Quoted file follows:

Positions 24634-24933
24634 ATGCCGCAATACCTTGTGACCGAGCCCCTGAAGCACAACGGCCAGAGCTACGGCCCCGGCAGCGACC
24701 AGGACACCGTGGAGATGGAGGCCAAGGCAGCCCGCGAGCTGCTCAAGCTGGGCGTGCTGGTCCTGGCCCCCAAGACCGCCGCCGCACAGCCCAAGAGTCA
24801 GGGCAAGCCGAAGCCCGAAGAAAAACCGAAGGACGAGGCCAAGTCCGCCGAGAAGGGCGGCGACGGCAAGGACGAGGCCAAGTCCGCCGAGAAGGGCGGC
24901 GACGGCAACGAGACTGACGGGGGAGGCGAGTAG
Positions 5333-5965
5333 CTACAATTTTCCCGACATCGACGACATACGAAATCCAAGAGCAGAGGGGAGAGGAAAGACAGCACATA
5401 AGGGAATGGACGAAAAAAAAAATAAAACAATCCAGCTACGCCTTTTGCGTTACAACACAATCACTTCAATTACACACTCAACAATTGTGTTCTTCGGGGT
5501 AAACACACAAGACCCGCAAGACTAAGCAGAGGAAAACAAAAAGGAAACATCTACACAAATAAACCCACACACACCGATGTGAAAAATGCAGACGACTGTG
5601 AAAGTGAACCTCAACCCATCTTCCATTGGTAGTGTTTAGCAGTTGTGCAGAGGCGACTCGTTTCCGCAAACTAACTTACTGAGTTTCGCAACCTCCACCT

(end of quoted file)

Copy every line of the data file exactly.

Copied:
Positions 24634-24933
24634 ATGCCGCAATACCTTGTGACCGAGCCCCTGAAGCACAACGGCCAGAGCTACGGCCCCGGCAGCGACC
24701 AGGACACCGTGGAGATGGAGGCCAAGGCAGCCCGCGAGCTGCTCAAGCTGGGCGTGCTGGTCCTGGCCCCCAAGACCGCCGCCGCACAGCCCAAGAGTCA
24801 GGGCAAGCCGAAGCCCGAAGAAAAACCGAAGGACGAGGCCAAGTCCGCCGAGAAGGGCGGCGACGGCAAGGACGAGGCCAAGTCCGCCGAGAAGGGCGGC
24901 GACGGCAACGAGACTGACGGGGGAGGCGAGTAG
Positions 5333-5965
5333 CTACAATTTTCCCGACATCGACGACATACGAAATCCAAGAGCAGAGGGGAGAGGAAAGACAGCACATA
5401 AGGGAATGGACGAAAAAAAAAATAAAACAATCCAGCTACGCCTTTTGCGTTACAACACAATCACTTCAATTACACACTCAACAATTGTGTTCTTCGGGGT
5501 AAACACACAAGACCCGCAAGACTAAGCAGAGGAAAACAAAAAGGAAACATCTACACAAATAAACCCACACACACCGATGTGAAAAATGCAGACGACTGTG
5601 AAAGTGAACCTCAACCCATCTTCCATTGGTAGTGTTTAGCAGTTGTGCAGAGGCGACTCGTTTCCGCAAACTAACTTACTGAGTTTCGCAACCTCCACCT